Back in the days prior to the Reformation, the church taught that some humans were in an essentially higher state of existence than others – they were “better” than others – because they were priests or were doing “better” things in their lives. At the top of the scale were priests and members of religious orders; then came kings and the royalty, and the peasants were at the low end of the scale.
The Augsburg Confession states the problem well: “ . . . (when) the father of a family works to support his wife and children and raises them in the fear of God; (when) the mother of the family bears and nurtures the children; when a prince or rulers govern a country, etc.” these are considered secular, unspiritual ways of life. “Such works, commanded by God, had to be a “secular and imperfect” way of life, while the traditions had to have impressive name, so that only they were called “holy and perfect” works. (Augsburg Confession Article XXVI; 10,11)
But this doesn’t square well with biblical teachings – among them Paul’s words in his first letter to the Christians at Corinth: “20 But now indeed there are many members, yet one body. 21 And the eye cannot say to the hand, “I have no need of you”; nor again the head to the feet, “I have no need of you.” 22 No, much rather, those members of the body which seem to be weaker are necessary. (1Cor 12, NKJV)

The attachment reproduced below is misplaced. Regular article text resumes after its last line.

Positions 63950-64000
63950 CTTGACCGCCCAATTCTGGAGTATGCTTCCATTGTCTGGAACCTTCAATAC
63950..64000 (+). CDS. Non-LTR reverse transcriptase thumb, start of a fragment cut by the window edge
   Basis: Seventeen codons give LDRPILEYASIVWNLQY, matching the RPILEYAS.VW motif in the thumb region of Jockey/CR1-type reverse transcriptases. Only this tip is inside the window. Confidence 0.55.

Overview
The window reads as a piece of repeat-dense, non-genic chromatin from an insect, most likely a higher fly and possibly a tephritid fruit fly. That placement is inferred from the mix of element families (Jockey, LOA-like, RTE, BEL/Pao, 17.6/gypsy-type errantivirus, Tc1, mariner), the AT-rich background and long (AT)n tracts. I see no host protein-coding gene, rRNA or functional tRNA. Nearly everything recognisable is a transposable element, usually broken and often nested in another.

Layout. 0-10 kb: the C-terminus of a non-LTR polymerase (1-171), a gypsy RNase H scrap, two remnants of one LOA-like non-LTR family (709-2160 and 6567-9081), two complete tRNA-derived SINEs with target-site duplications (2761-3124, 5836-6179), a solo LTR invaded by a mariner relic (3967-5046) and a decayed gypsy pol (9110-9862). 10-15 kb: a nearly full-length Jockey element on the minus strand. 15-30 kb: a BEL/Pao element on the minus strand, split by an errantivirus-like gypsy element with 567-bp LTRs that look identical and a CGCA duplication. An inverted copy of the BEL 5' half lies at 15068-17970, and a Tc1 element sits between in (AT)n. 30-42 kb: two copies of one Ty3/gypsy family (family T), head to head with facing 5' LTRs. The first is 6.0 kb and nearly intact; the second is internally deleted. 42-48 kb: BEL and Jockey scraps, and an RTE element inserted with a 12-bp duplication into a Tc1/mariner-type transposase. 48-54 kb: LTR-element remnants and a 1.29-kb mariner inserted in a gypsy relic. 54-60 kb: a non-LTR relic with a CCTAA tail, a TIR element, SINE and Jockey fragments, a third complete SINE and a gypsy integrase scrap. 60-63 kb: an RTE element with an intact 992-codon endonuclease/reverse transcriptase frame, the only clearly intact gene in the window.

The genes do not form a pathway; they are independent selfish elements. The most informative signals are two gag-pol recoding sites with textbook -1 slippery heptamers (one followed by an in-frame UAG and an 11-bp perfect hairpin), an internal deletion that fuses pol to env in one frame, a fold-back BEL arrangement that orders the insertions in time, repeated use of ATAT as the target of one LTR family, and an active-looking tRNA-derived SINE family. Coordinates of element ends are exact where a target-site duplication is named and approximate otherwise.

Father Luther thought about this a lot, and wrote quite a bit about our vocations, or “callings” (Latin vocare = to call). We each have a number of “callings” or vocations. We’re each called to be members of a family as husband and wife, father, mother, children; we’re also called to whatever our work (yes, sometimes called our vocation!) might be; we’re called to be citizens and live peaceably and harmoniously in society with those around us; and we’re called to be with the Body of Christ as active members of that body – wherever we might be.
With this viewpoint Luther “re-set” our perspectives on our daily work. All vocations, he held, are “masks of God.” On the surface, we see an ordinary human face — our spouse, our parent, the doctor, the teacher, the waitress, our pastor — but, beneath the appearances, God is ministering to us through them. God is hidden in human vocations as we conform our lives to Him in all that we do. The police officer, the judge, the jailer, and yes, even the executioner function as God’s agents to maintain order and punish evildoers. Soldiers serve as God’s mask to keep our nation safe. Lawmakers serve as God’s mask to bring peace and order to society. Ranchers, farmers, truck drivers, and the rest of those involved in producing and transporting food – yes, the waiter/waitress – are masks of God through whom He delivers to us our daily bread. The pastor is a mask of God, with the calling to properly deliver His Word and Sacraments to you. But it is God who is providing. When we take this Lutheran view of vocation, our entire perspective on life changes. Our ordinary relationships, our 9-to-5 routines, taking care of the kids, the work-a-day world — the way we spend the hours of the day — all become charged with the presence of God. We see God’s masks all around us. So we then honor those who are God’s masks, pray for their wellbeing, and give God thanks for His providence and for using them, and us, as His instruments.